Imagine that every time you print a document, it automatically includes a secret code that could be used to identify the printer -- and, potentially, the person who used it. Sounds like something from a spy movie, right?
Unfortunately, the scenario isn't fictional. Most color laser printers and color copiers are designed to print invisible tracking codes across every single printed page of their output. These codes reveal which machine produced a document and, in some cases, when the document was printed or copied.
In this instructable, we'll describe three different ways to see the tracking dots your printer produces: with a blue light, with a microscope, or with a scanner. If you don't have the necessary equipment for a particular step, go on to the next one.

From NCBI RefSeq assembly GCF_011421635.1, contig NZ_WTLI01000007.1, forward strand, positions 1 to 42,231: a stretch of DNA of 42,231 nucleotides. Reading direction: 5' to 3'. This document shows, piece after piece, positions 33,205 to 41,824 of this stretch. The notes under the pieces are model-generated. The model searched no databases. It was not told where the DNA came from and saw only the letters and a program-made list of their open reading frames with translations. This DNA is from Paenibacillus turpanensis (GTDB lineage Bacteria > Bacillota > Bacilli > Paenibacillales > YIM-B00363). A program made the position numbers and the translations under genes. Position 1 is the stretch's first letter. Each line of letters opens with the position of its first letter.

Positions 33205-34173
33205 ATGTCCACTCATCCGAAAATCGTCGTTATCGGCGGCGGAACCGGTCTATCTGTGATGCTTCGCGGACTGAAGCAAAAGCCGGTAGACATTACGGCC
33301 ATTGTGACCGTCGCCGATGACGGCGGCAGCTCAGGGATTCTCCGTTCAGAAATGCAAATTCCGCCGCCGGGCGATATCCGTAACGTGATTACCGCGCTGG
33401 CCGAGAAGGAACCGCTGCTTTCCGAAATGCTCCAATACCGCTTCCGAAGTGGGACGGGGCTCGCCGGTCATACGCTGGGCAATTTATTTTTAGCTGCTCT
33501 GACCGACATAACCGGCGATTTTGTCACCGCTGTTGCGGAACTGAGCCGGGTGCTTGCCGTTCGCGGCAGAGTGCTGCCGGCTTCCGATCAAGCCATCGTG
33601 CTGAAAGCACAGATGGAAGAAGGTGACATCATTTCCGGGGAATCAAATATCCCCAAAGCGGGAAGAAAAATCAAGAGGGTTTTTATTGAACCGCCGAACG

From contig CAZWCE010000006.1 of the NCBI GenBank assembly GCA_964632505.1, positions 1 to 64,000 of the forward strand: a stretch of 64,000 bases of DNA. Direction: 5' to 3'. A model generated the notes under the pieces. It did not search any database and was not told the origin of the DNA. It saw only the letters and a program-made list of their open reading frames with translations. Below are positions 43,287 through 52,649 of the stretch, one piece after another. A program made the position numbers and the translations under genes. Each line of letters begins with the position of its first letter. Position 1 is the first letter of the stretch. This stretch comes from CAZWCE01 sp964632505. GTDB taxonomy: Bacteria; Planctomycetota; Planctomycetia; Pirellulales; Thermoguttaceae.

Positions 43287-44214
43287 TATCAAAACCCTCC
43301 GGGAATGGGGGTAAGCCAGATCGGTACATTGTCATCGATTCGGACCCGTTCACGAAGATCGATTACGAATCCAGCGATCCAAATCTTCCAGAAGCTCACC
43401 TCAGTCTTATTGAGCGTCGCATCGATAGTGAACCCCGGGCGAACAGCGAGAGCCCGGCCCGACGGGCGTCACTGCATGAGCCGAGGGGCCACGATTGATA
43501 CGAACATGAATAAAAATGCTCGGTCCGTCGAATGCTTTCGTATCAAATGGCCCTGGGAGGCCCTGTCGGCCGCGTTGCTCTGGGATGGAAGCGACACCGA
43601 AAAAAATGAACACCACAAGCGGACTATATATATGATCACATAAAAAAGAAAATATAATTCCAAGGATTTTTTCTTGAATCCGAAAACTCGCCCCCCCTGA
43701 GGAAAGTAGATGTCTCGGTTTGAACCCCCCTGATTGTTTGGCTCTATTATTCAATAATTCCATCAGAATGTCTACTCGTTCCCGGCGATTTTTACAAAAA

For further information, or to share your findings, please visit us at http://www.eff.org/issues/printers.
Want to help? Download test sheets at http://www.eff.org/wp/investigating-machine-identification-code-technology-color-laser-printers#help
Step 1: Print a page with text/graphics
Print out a page from a color laser printer. The page should use color and have some text or graphics on it. You can find a list of printers that we know print tracking dots at our website.
As you're looking for the dots, keep in mind that they're printed in a regularly repeating pattern across the entire page (not just in the corner of the page), and will be intermixed with other printed data.